The House on Friday passed legislation allowing the families of 9/11 victims to sue Saudi Arabia in U.S. courts, days before the 15th anniversary of the terrorist attacks.
The legislation passed unanimously by voice vote, to thunderous applause.
The bill, which passed the Senate unanimously in May, now heads to President Obama’s desk, where its future is uncertain.
The White House has hinted strongly it will veto the measure. Obama has lobbied fiercely against it, arguing it could both strain relations with Saudi Arabia and lead to retaliatory legislation overseas against U.S. citizens.
But lingering suspicion over Saudi Arabia’s role in the 9/11 attacks and pressure from victims’ families made the bill a popular bipartisan offering on Capitol Hill.
The bill’s popularity puts the president in a delicate position. Supporters are hoping Obama will be leery of expending political capital he desperately needs during the lame-duck session.
The president is hoping lawmakers will pass the Trans-Pacific Partnership trade agreement and a criminal justice reform measure and confirm Supreme Court nominee Merrick Garland.
If Obama does choose to veto the Justice Against Sponsors of Terrorism Act, supporters believe that they have the two-thirds majority needed to override him — a first during his presidency.
“I think we easily get the two-thirds override if the president should veto,” Sen. Charles Schumer (D-N.Y.), who introduced the bill in the Senate, said when the bill cleared the upper chamber in the spring.
But many on Capitol Hill do not believe that the veto is a done deal. The White House has not issued an official position on the bill and spokesmen have been careful with their language, stopping short of issuing a full veto threat.
“We have serious concerns with the bill as written,” a White House official said Wednesday.
“We believe there needs to be more careful consideration of the potential unintended consequences of its enactment before the House considers the legislation,” the official said. “We would welcome opportunities to further engage with the Congress on that discussion.”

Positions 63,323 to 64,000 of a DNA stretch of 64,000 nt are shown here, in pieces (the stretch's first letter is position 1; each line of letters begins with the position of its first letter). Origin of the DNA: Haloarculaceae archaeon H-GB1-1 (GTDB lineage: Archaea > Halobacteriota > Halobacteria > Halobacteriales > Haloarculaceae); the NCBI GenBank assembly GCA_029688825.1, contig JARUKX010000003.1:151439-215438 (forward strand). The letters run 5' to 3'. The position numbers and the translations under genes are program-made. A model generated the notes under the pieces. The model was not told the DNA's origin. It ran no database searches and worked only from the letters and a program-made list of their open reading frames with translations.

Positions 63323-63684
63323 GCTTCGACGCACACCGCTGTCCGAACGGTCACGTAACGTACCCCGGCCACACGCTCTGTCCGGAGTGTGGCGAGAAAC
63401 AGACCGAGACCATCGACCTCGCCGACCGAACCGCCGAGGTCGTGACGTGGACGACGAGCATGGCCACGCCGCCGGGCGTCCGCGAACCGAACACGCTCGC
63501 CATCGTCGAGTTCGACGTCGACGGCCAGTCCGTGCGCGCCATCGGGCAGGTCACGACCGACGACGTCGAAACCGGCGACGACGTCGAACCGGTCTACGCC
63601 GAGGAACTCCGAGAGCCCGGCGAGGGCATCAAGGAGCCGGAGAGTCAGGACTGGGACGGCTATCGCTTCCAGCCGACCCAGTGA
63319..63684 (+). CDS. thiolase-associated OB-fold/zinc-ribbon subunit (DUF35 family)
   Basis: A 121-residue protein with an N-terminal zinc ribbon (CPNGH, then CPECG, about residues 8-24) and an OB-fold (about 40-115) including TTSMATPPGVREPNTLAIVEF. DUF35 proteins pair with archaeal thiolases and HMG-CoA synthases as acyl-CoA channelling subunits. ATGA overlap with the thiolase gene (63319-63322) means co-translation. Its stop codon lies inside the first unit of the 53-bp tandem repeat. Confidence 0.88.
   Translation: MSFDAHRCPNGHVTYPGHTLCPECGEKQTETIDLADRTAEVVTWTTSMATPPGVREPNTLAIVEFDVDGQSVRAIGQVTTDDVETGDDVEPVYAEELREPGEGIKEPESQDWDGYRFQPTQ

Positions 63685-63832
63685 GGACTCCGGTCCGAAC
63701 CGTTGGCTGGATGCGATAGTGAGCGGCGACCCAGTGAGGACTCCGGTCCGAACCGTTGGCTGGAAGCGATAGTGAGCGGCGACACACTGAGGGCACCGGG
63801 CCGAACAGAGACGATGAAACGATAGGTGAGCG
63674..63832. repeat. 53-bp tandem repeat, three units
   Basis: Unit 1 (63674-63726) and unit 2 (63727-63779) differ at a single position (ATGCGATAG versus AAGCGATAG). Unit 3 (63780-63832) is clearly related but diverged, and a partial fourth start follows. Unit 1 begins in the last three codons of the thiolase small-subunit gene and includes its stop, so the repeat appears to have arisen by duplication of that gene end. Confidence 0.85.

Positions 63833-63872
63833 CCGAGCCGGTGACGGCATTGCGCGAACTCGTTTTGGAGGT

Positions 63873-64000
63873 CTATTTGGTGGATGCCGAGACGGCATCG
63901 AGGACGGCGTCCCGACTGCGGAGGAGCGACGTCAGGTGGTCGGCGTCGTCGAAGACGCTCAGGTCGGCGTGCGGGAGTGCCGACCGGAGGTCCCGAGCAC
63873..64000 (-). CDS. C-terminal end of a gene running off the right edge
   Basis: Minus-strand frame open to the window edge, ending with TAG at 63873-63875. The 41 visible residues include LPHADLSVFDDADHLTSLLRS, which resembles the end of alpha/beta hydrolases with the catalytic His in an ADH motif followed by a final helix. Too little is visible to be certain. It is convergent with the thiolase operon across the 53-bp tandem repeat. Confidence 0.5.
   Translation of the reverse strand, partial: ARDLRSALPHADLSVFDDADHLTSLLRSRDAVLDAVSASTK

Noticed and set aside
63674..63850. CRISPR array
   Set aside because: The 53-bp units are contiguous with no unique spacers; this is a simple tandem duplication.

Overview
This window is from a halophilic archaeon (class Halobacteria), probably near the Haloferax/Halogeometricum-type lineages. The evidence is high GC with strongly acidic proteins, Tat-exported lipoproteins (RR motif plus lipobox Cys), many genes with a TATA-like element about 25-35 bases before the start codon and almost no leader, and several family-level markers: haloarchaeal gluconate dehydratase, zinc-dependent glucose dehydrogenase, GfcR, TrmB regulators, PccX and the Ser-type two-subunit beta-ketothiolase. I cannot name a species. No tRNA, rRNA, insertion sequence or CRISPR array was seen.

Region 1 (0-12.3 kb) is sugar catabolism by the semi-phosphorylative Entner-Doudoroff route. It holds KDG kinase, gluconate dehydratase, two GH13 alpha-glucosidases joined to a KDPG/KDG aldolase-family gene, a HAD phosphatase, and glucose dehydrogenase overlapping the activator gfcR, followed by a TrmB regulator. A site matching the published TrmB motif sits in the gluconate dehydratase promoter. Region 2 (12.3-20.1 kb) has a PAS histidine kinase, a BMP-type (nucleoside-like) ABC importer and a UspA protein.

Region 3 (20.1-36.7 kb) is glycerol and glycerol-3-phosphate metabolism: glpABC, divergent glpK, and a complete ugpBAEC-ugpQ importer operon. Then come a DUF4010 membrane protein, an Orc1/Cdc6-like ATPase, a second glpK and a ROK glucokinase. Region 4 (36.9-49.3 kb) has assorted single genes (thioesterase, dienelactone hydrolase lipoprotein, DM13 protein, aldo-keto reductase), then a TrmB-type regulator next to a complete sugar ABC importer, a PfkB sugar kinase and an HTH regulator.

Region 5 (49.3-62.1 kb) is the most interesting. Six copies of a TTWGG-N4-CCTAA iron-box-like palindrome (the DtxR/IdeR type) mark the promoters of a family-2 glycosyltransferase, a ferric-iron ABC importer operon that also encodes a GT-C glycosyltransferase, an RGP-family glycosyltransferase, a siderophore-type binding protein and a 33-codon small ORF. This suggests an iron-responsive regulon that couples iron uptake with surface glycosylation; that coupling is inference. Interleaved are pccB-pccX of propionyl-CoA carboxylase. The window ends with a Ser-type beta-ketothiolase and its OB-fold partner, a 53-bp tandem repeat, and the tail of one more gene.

The president has 10 days to either sign or reject the legislation before it becomes law.
Supporters of the legislation see it as a moral imperative.
“The victims of 9-11 and other terrorist attacks on US soil have suffered much pain and heartache, but they should not be denied justice,” Schumer said in a statement Wednesday.
Under current U.S. law, victims may sue a country designated as a state sponsor of terrorism, like Iran. The bill would allow citizens to sue countries without that designation — like Saudi Arabia.
Fifteen of the 19 hijackers on 9/11 hailed from Saudi Arabia. Critics have long suspected that the kingdom’s government may have either directly or indirectly supported the attacks.
Congress in July released 28 previously secret pages detailing suspicious Saudi ties to the 9/11 hijackers, but the report failed to provide a smoking gun. House Intelligence Committee leaders have cautioned that the findings were preliminary.
The 9/11 Commission report said that neither the Saudi government “as an institution” nor its senior officials funded the attackers.
Saudi officials have for years denied that their government had any role in plotting the attacks, and the Saudi government has led a quiet campaign in Washington to kill the legislation.
Despite its popularity in Congress, some prominent national security advisers have also pilloried the bill.
Former United Nations Ambassador John Bolton and ex-Attorney General Michael Mukasey, both of whom served under former President George W. Bush, this week warned that the legislation “is far more likely to harm the United States than bring justice against any sponsor of terrorism.”